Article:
“There are no clearly defined roles and responsibilities in the execution of CMP (corrosion management plan) – rollout to facilities and contractors is not being done.”


The organization should commit to determining and providing the resources required for developing, implementing, and continually improving the CMS. Resources include staffing, infrastructure, and equipment, such as inspection tools or repair equipment. Staffing requirements may be met by providing a combination of organization staff and contracted personnel; however, the organization must commit to ownership of the CMS and its processes.

Allocation of appropriate resources to deliver programs, which are consistent with the CMS, must be ensured. This is accomplished by allocating proper budgets, setting achievable staffing levels, and developing and implementing training programs to ensure the right amount and the right competence levels of staffing.

Resourcing is found to be a problem in implementing corrosion management.

Quotes made during a focus group meeting in China reflect a problem that most organizations have admitted to:

“We are missing the expertise to build corrosion SME (subject matter expert) teams. Non-experts cannot easily find hidden corrosion issues.”

“There is a shortage of corrosion experts to hire in China. We have to look for 3rd party experts; often is not local, so it creates inefficiencies and delays.”


The organization must create processes to establish and maintain internal and external communication processes associated with corrosion management. These processes include identification of the stakeholders and information that require communication. Channels should exist to allow communication to flow from management to project/field personnel and vice versa.

Internal Communication

Internal communication processes facilitate awareness of the CMS and corrosion processes throughout the organization, including awareness and understanding of the CMS policy, objectives, plans, processes, and procedures. Communication links management, employees, and other internal stakeholders and allows employees to give feedback and provide possible solutions to issues.

It is of particular importance to open up and maintain internal communication between all levels in the organization, as well as across the organization, since this is one of the means to incorporate corrosion management into an organization’s management systems.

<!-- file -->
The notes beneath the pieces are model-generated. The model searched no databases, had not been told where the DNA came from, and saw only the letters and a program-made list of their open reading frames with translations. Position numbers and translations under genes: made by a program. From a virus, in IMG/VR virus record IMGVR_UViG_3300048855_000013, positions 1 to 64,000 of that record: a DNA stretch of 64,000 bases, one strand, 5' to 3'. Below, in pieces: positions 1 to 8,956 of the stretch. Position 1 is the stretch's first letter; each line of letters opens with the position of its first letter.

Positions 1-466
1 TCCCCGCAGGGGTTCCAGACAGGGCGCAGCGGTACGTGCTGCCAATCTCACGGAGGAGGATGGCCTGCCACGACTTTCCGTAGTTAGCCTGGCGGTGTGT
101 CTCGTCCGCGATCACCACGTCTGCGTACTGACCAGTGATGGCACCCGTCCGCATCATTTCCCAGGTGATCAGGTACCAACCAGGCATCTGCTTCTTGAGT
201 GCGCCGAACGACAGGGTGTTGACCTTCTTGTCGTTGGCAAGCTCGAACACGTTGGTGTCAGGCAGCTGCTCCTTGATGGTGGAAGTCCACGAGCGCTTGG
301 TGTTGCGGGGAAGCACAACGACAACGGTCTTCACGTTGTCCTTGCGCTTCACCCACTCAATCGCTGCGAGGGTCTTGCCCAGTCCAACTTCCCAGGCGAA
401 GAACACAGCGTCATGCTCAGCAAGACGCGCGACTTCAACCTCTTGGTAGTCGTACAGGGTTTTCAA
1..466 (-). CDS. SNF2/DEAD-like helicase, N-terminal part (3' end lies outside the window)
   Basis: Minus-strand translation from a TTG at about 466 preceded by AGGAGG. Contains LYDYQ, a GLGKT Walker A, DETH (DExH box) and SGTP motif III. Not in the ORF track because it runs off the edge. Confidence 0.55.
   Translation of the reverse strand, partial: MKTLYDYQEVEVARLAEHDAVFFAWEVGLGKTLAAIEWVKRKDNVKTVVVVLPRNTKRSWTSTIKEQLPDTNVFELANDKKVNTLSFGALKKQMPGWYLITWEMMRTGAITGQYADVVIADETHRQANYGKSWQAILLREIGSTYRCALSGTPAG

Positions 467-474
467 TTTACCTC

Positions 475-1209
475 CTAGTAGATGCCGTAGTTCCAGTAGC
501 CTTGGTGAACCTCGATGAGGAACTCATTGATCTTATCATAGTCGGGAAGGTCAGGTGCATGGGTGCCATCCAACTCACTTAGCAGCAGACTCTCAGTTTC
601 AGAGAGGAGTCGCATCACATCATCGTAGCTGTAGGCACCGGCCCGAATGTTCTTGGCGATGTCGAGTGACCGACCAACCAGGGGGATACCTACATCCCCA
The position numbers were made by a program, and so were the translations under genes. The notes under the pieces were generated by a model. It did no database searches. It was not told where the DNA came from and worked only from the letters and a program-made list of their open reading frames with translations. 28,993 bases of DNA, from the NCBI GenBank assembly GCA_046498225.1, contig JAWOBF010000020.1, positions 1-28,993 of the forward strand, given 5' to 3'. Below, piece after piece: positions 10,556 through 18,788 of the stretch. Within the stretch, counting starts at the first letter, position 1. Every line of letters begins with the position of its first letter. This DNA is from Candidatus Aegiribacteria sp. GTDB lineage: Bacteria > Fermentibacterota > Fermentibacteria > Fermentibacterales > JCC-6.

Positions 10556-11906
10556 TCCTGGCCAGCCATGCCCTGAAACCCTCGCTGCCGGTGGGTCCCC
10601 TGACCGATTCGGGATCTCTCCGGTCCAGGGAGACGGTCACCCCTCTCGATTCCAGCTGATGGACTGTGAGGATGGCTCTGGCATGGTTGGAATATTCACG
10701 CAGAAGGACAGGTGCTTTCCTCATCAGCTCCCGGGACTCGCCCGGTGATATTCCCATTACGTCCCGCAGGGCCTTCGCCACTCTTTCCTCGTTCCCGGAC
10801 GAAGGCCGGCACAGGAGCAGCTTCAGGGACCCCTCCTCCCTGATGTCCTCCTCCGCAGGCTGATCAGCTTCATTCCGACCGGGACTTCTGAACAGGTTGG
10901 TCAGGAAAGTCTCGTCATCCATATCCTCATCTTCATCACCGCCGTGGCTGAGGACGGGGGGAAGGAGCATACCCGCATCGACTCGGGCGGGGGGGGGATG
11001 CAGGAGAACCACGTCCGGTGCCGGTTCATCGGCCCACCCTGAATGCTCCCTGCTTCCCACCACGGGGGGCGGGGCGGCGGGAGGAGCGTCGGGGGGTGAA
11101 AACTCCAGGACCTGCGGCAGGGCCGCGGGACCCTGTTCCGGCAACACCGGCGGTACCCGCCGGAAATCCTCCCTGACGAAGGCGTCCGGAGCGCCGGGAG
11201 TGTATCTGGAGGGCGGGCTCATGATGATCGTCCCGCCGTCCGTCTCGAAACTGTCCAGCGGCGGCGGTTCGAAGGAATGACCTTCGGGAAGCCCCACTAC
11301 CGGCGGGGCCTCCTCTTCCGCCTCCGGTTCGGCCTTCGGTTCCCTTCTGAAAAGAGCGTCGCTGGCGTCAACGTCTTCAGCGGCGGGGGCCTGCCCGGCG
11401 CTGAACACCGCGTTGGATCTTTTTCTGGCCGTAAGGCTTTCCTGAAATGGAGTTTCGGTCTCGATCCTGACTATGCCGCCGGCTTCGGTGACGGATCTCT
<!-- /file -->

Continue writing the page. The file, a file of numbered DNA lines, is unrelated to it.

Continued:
Key internal communication processes include communication of the following:

  • Roles, authorities, and responsibilities.
  • Best practices.
  • Learning opportunities from ongoing activities, near-misses, and incidents, both internal and external.

Often information is not shared across an organization as is evidenced by a quote made during one of the focus group meetings by a staff member of a national oil company:

“There is a problem with communications; there are no communication protocols. If a corrosion engineer has an issue with corrosion and uses central engineering services, the solution/response goes only to the facility that had an issue – not to all who may have the issue or could have it.”

External Communication

External communication processes facilitate awareness, understanding, and acceptance of the CMS by contractors and other external stakeholders. As with internal communication, these processes include identification of the stakeholders and information that require communication. Additionally, the organization should make visible points of contact and exchange information regarding corrosion management with external stakeholders. This may include members of the public, regulators, industry organizations, emergency responders, and law enforcement. Adequate training in communication to external stakeholders is essential.